Veteran Nurse: After 35 years Kathy Rea still loves being a nurse
July 01, 2011
BY DAVE REESE/Montana Health Journal
As Kathy Rea walked among the hallways of North Valley Hospital recently, people greeted her warmly and sincerely, like a friend they’ve known for years.
Perhaps because she has been a friend to these people for so many years. With 36 years of service, Rea is the longest-tenured employee at North Valley Hospital. And, she says, she loves her work as much — or more — than the first day she started.
“A lot of people ask me why I’m not retired, but I still enjoy the work so much,” she said. “I don’t feel any different from the first day I started. I don’t think about that (retiring) very much.”
A lot has changed since Rea, 64, started working as a nurse at North Valley Hospital in 1974. When Rea went to work at North Valley Hospital, there was no such thing as text messaging, laptop computers, or even voice mail. But one aspect of her work that has remained constant is North Valley Hospital’s approach to patient care. The hospital in 2002 became affiliated with Planetree, an approach that puts the patient at the center of all of the hospital’s healthcare management decisions, from design of rooms to how hospital employees interact with each other.
“The approach to the patient is truly comprehensive,” Rea said in an interview at the hospital.
Founded in 1978 by a San Francisco patient who endured a traumatic healthcare experience, Planetree is an internationally-recognized, nonprofit organization that partners with healthcare providers around the globe to advance patient-centered approaches to care. The Planetree method focuses on the mind, body and spirit of the patient, and Rea said the Planetree methods do provide better patient outcomes. It has also helped Rea become a better leader.
Rea has spent most of her years at the hospital in the medical surgery department, and she oversees a staff of 29 nurses and nurse assistants. As a leader at the hospital, Rea was instrumental in helping design the new North Valley Hospital. Part of the Planetree method is to give employees a voice in management decisions. When the hospital was being built Rea got to help pick designs of the new patient rooms — a job she talks about proudly. “It was a lot of work, but we all had a say in it,” she said. From the colors of the rooms, to the size and location, the employees got to have their says. One thing helped them make their decisions in the new hospital’s design: “It was all about the patients,” Rea said.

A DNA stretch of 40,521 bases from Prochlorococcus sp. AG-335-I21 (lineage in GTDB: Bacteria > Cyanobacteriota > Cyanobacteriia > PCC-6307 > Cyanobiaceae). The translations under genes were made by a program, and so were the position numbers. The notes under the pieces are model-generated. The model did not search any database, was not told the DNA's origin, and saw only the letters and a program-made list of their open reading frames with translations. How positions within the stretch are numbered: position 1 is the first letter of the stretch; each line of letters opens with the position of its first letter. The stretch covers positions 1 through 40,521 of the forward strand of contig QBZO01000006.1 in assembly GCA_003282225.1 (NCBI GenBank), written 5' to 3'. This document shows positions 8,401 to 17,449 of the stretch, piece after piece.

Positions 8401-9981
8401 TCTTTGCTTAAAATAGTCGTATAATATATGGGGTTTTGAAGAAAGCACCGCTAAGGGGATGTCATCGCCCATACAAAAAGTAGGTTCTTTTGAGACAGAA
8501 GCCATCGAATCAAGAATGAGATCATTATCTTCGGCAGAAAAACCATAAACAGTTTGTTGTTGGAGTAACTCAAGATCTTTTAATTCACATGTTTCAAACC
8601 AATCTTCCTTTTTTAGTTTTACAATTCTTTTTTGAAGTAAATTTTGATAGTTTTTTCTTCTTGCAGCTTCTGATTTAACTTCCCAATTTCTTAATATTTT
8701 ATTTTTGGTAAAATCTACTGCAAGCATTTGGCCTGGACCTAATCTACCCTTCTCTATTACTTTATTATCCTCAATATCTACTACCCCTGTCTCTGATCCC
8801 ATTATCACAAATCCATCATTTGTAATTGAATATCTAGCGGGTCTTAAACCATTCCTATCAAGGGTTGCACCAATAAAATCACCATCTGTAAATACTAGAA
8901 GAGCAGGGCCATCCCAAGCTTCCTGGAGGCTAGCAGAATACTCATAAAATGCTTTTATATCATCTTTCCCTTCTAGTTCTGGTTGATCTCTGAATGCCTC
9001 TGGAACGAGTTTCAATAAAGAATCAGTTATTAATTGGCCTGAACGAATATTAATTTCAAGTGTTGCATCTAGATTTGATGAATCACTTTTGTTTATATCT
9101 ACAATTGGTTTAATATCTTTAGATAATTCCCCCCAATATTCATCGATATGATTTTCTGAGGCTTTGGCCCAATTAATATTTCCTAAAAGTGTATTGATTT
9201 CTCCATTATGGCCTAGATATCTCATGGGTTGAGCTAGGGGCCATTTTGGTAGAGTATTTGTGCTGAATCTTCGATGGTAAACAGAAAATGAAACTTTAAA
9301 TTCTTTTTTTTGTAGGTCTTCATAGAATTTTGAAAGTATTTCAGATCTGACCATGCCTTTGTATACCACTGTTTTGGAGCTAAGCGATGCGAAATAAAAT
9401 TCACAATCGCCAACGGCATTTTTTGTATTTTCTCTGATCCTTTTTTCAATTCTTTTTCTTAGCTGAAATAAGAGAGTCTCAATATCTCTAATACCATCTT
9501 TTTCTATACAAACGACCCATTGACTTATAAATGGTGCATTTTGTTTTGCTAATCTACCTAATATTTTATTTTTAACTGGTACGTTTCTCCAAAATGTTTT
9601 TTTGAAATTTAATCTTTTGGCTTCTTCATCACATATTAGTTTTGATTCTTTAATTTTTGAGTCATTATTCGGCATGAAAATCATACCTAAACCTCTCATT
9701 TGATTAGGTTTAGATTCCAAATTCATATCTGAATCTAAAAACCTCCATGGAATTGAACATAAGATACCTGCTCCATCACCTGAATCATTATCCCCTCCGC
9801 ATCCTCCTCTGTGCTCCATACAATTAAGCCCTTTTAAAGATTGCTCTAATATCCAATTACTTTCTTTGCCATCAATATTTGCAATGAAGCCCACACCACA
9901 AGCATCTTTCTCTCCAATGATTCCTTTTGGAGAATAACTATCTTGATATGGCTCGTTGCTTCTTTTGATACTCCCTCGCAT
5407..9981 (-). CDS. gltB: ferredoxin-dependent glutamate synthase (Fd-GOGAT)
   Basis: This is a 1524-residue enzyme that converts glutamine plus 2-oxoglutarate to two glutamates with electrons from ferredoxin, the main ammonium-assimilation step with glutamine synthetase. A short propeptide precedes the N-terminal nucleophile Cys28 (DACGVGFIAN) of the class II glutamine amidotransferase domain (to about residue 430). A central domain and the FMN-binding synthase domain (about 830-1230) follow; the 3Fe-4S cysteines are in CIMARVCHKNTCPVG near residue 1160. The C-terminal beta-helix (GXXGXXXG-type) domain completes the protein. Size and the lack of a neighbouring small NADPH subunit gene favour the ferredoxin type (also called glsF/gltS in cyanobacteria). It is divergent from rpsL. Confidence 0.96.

As Rea walked throughout the hospital, it was easy to see how she has excelled through the years. In her time at North Valley Hospital, Rea has served in many nursing capacities, from emergency room to orthopedics, where she is focused now.
What has also changed since Rea started in nursing is the financial environment in which health care is provided. With so many more regulations, liabilities and intitiatives, Rea said nurses — and all healthcare providers — have to work that much harder to provide a high level of service. “It’s changing all the time,” she said.
Patients are changing too, Rea said. Many patients now are much more acutely ill by the time they get care. “People are just sicker,” she said. One of the most rewarding aspects of her job is building effective teams and setting good examples for others, she said. Rea tries to set a good example by her strong work ethic — something perhaps built by her ranching heritage. “I work hard, put in my time and give it my all,” Rea said. “I come in early and I stay late. My parents taught me a good work ethic.”
Rea was raised in Iowa and it was on a ski trip to Colorado in 1969 that she discovered the Rocky Mountains. Rea began her nursing career as an orthopedics nurse at the University of Colorado, then went on to become a flight nurse at Craig Hospital in Denver. On a ski trip to Breckenridge in 1971 she met her husband, Denny Rea. She and Denny moved to Whitefish in 1974 and settled on a farm that her father, a cattle buyer in Iowa, had purchased east of Whitefish.
After 36 years at North Valley Hospital, Rea is a very connected part of the community. People, like Dr. Miller, who work at the hospital, were children she watched grow up in Whitefish. Her own son was born at North Valley Hospital. Jason Spring, CEO of North Valley Hospital, said Rea is a shining example of what the people at the hospital strive to be. “She epitomizes the nurse who is here to take care of her community, those people, friends and family who are our neighbors,” Spring said. “And, she does it in a loving, sincere way.”
When she’s not working, Rea’s other passion is singing. She sings in the Glacier Symphony Chorale and Glacier Chamber Singers, and Christ Lutheran Church. “That’s pretty much what I do,” she said. “The people and the music just fill my soul.” •